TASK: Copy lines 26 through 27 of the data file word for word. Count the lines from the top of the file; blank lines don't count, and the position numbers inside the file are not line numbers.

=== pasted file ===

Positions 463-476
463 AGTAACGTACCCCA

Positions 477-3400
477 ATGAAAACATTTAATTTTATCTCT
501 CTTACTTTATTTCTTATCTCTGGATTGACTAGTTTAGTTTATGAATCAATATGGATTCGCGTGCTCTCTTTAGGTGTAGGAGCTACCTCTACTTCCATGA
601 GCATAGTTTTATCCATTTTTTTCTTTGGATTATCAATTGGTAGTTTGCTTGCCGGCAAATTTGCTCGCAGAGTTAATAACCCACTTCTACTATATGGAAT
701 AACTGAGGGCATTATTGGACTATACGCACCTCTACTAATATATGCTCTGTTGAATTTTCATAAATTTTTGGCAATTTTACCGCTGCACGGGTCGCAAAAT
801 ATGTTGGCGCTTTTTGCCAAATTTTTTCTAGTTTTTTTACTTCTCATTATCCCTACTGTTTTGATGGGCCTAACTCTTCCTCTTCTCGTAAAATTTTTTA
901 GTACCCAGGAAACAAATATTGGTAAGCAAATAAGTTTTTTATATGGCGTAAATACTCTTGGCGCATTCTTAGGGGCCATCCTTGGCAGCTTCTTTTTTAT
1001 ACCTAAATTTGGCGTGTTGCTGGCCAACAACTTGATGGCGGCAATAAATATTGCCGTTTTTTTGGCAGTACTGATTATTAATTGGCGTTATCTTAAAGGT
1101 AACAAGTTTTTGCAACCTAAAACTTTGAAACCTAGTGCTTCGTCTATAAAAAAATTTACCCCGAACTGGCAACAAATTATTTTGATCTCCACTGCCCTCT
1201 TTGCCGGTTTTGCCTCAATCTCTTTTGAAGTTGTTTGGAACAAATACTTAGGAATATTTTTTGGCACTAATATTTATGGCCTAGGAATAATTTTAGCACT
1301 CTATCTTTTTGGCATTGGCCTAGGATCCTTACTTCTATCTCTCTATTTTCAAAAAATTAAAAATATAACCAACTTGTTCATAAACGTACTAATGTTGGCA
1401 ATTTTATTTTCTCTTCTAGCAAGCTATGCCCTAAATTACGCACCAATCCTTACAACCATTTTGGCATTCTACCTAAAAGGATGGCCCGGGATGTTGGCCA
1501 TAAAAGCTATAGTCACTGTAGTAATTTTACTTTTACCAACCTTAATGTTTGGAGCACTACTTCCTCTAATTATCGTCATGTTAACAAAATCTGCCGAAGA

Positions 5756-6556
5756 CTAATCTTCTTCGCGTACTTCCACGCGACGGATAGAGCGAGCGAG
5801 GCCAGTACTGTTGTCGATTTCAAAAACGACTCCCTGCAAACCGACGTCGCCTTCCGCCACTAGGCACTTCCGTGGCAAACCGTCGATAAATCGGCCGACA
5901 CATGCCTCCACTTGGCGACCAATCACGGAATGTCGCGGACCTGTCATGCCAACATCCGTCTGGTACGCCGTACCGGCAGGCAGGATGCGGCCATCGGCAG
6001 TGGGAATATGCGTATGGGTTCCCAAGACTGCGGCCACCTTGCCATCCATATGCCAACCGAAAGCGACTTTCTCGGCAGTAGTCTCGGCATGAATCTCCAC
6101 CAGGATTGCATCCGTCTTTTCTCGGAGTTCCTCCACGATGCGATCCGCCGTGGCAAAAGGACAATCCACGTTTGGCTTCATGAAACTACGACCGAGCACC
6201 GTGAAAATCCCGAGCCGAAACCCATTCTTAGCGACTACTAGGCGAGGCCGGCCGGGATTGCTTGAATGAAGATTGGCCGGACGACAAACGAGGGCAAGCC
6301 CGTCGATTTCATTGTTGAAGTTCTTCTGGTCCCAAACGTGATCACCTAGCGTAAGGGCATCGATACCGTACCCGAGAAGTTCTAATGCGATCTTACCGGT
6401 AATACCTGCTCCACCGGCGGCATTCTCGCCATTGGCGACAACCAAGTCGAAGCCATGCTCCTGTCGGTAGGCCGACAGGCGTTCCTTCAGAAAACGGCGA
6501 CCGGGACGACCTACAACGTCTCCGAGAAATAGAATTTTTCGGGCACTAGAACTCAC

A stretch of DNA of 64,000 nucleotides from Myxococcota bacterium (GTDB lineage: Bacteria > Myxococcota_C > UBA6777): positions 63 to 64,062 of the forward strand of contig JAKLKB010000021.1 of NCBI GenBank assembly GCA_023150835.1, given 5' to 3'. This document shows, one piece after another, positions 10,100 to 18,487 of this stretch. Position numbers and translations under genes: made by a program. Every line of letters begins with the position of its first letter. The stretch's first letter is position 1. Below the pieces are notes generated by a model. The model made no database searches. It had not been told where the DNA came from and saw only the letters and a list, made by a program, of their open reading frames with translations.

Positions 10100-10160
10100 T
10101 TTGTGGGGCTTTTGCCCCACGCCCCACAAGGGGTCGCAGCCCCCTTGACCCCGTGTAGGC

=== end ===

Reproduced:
A stretch of DNA of 64,000 nucleotides from Myxococcota bacterium (GTDB lineage: Bacteria > Myxococcota_C > UBA6777): positions 63 to 64,062 of the forward strand of contig JAKLKB010000021.1 of NCBI GenBank assembly GCA_023150835.1, given 5' to 3'. This document shows, one piece after another, positions 10,100 to 18,487 of this stretch. Position numbers and translations under genes: made by a program. Every line of letters begins with the position of its first letter. The stretch's first letter is position 1. Below the pieces are notes generated by a model. The model made no database searches. It had not been told where the DNA came from and saw only the letters and a list, made by a program, of their open reading frames with translations.

Positions 10100-10160